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NCAA Tournament: Having beaten Stanford, Belmont ready for Arizona

Published March 20, 2013 6:32 pm

March Madness • Bruins must deal with Wildcats' advantage in size.
This is an archived article that was published on sltrib.com in 2013, and information in the article may be outdated. It is provided only for personal research purposes and may not be reprinted.

Underdog Belmont might not beat Arizona in Thursday night's NCAA Tournament game at EnergySolutions Arena, but the Bruins aren't intimidated.

Belmont has already played one Pac-12 team this season. As the Wildcats have probably noticed, the Bruins went to Stanford and beat the Cardinal, 70-62.

"The Stanford game was a fight," said Belmont's Trevor Noack. "I feel like this one is going to be the same way."

Like many matchups between mid-majors and teams from power conferences, this game could come down Belmont's ability to deal with Arizona's size.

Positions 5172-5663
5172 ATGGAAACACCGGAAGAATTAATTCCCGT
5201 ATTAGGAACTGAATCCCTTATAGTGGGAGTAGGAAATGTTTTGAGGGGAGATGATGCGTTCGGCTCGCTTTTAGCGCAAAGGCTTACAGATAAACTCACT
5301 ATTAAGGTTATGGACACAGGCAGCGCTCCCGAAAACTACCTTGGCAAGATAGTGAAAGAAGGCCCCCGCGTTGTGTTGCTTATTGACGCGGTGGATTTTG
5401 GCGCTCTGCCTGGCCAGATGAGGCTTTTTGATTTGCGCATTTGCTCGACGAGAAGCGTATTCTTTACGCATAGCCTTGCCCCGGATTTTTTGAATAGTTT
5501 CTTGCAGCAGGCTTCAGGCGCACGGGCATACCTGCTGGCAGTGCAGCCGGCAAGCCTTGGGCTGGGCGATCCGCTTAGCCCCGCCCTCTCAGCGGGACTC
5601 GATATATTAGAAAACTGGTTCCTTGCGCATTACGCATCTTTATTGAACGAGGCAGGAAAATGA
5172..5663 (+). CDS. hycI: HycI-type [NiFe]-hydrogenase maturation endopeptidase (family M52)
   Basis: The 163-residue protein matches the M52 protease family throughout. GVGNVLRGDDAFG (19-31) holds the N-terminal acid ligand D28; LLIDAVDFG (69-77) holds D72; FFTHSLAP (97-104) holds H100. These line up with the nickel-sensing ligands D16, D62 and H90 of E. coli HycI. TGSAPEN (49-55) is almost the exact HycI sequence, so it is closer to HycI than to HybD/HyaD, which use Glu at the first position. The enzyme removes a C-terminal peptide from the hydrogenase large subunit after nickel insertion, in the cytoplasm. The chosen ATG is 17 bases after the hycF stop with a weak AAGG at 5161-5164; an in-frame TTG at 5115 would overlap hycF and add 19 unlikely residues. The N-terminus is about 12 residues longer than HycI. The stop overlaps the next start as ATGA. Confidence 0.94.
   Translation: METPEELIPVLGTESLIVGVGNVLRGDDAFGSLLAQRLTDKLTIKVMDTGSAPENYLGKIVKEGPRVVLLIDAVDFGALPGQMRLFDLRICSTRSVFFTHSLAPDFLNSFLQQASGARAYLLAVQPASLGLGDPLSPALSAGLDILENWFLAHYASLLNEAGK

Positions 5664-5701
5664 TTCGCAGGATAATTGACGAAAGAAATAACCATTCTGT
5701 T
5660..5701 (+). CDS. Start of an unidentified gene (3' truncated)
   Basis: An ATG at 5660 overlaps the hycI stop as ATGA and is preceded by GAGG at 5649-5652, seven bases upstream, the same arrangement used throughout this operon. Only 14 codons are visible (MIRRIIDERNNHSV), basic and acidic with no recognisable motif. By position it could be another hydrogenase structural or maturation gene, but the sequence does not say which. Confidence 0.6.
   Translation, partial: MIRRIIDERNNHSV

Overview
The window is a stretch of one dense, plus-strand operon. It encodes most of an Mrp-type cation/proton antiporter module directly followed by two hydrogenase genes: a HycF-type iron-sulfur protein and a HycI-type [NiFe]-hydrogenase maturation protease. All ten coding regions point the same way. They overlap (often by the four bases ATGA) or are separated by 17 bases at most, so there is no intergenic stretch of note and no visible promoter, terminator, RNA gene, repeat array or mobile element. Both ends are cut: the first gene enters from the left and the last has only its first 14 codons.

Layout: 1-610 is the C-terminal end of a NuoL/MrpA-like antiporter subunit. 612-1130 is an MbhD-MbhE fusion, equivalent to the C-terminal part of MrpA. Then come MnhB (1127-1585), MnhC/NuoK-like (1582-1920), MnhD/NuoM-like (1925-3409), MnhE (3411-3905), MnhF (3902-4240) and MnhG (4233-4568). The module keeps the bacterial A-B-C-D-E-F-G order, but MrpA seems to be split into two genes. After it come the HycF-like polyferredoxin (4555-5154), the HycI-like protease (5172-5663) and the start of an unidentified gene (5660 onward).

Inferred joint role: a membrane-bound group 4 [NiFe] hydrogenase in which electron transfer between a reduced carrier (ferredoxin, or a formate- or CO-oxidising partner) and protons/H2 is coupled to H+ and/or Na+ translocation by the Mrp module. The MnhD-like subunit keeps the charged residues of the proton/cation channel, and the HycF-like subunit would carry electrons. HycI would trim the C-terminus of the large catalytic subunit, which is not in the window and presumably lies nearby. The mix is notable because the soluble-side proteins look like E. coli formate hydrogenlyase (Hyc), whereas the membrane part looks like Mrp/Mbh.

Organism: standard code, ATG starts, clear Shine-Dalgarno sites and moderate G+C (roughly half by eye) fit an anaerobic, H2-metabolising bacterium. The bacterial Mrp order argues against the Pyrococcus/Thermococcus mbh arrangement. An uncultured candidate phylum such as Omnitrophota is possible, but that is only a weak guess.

Again, the Bruins have been there, done that.

"It's just going to be a battle," said Noack, who stands 6-foot-7, weighs 240 pounds and is Belmont's biggest starter.

"You've got to push on them as much as you can and not let them get position. That's the big thing. If they get position, then there isn't a whole lot you can do."

When he was asked about Arizona's size advantage — the Wildcats use four players who are at least 6-foot-10 — senior guard Kerron Johnson shook his head.

"Of course they're big," he said. "We've already covered that. They're going to be big, but we're never the biggest team on the court. We've learned how to prepare for that and get over that obstacle. We'll do it again."

Offensively, Belmont averages 77.2 points a game and shoots 39 percent from the 3-point line.

"We haven't changed our game plan," said senior guard Ian Clark, who averages 18.1 points. "We're going to come out and play Belmont basketball and go from there."

Arizona coach Sean Miller, who downplays the difference between a No. 6 seed and a No. 11 seed, has seen enough of Belmont to know his team must be ready for a battle.

"We're going to have to play one heck of a game to have a chance to advance," he said.




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